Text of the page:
Multiple myeloma (MM) is associated with significant immunodeficiency involving T, B, NK and NKT cells. Moreover, impact of immunomodulatory agents, such as lenalidomide and pomalidomide (Pom), has been demonstrated in pre-clinical studies, however their in vivo impact on immune function remains unclear.
The large MM007 study in relapsed/refractory MM (N = 540) randomizing patients to receive Pom (PVd) versus placebo (Vd) in combination with bortezomib and dexamethasone provided us a unique opportunity to investigate the impact of Pom on immune cell subsets.
We have analyzed 366 peripheral blood samples collected at screening, day 8 of cycle 1 and day 8 of cycle 3 from 197 RRMM patients entered on this study using a 38 antigen panel with multi-color flow to identify changes in sub-populations of B, T, NK and NKT cells. The primary purpose of the investigation was to identify changes induced by pomalidomide containing regimen, and then to identify changes in responders vs non-responders. The analyzed patient cohort was balanced for the 2-treatment arms, overall patient characteristics and response.
Importantly, amongst the B cell-subsets analyzed (B1a, B1b, IRA-B, B2, MZB, FB and Breg) the Pom-containing regimen induced significant increase in B1b and decrease in Bregs cells at 8 days cycle 1 and persisted after 2 cycles. These changes were observed in both proportion of cells as well as absolute numbers. A significant decrease in MZB and increase in FB cell subpopulations were observed in both arms after the treatment compared to baseline suggesting possible effects of bortezomib and dex combination. Investigation of four T cell sub-populations including memory cell sub-types based on the expression of CCR7 and CD45RA within CD4+ helper T cells and CD8+ CTL cells showed decline in effector memory cells with Pom regimen, while the observed decline in central memory cells with Vd was not observed with addition of Pom. Moreover, significant increase in activated T cell population was observed in patients responding (> PR) to the Pom containing regimen. This was not observed in patients receiving Vd therapy and in non-responders who had significant decrease in CD3+ T cells. Finally, we evaluated impact on NK and NKT cells, specifically on activation (p46 and NKG2D) and suppressive markers (KIRs including CD159a, p75, CD158a and b). Overall, Pom regimen had the most significant effects on NK/NKT cell population. Total percentage of NK cells were significantly elevated following Pom containing regimen as early as day 8 cycle 1 and persisted at cycle 3. Importantly at day 8, cycle 1, NKG2D was upregulated and CD159a downregulated in responders versus non-responders to Pom regimen, suggesting a potential early biomarker. Similar changes were not observed with Vd treatment. In both NK and NKT cells, the single positives (CD159a) KIR expression was significantly decreased in Pom containing regimen but not Vd. However, cells with double positives (CD159a and p75) were significantly decreased in both Vd and PVd arms. On the other hand, the double negatives for these two suppressive KIRs were significantly elevated in only PVd arm.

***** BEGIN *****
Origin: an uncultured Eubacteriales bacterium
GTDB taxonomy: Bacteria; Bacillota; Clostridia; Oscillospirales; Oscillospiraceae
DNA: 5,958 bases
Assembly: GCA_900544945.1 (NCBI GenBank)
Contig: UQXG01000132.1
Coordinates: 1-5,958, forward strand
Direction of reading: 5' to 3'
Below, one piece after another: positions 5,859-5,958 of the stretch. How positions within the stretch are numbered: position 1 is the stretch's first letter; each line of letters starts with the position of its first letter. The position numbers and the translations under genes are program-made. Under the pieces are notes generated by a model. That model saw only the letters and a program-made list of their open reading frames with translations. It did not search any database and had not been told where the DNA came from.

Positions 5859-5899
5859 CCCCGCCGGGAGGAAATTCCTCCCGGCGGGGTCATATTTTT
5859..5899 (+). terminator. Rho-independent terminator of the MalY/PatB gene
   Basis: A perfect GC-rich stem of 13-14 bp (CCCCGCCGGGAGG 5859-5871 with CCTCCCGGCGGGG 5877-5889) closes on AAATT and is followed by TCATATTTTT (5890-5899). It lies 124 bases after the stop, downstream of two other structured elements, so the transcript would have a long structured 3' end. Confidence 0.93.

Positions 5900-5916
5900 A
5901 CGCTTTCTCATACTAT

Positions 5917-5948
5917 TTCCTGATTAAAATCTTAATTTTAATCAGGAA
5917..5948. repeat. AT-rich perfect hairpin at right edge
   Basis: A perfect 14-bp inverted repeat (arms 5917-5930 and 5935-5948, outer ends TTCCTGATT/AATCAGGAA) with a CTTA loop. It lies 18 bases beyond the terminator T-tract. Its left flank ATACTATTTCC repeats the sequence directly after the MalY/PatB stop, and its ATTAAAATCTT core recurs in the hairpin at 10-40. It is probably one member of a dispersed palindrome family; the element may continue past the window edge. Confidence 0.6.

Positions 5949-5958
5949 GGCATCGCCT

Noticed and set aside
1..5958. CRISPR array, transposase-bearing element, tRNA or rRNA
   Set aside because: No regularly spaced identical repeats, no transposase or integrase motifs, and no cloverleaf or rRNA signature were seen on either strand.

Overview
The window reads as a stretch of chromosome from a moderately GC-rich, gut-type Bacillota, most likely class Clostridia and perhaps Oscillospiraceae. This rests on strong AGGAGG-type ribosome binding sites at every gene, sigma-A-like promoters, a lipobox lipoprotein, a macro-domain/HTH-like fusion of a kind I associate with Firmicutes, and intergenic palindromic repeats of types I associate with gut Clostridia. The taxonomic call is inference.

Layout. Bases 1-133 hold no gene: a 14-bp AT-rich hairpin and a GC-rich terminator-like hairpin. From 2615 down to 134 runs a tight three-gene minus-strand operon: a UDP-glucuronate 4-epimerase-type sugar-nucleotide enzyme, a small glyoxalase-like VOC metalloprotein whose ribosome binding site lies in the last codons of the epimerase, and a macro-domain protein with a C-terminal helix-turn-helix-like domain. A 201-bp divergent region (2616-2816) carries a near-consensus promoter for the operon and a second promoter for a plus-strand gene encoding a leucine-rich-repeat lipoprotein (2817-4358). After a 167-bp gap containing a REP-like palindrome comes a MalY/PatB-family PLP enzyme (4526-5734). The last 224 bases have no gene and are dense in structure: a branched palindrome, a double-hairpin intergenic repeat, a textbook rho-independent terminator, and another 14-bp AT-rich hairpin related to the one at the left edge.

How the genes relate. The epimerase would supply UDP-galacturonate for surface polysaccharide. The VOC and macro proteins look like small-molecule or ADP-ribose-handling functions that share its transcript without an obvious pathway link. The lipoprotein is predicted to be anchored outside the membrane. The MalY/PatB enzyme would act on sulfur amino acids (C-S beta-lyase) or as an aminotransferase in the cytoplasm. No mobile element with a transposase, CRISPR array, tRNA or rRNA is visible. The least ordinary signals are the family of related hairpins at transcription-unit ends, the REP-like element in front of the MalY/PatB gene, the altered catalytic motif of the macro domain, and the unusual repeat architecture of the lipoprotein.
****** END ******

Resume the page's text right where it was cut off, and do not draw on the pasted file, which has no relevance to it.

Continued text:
In summary, this large cohort study identifies specific upregulation of immune stimulating subsets (B, T & NK) vs. downregulation of regulatory subsets specifically following pomalidomide therapy. Early induction of changes suggest a rapid impact of Pom on immune function. Our result also identifies immune changes as possible biomarkers of clinical response following pomalidomide therapy.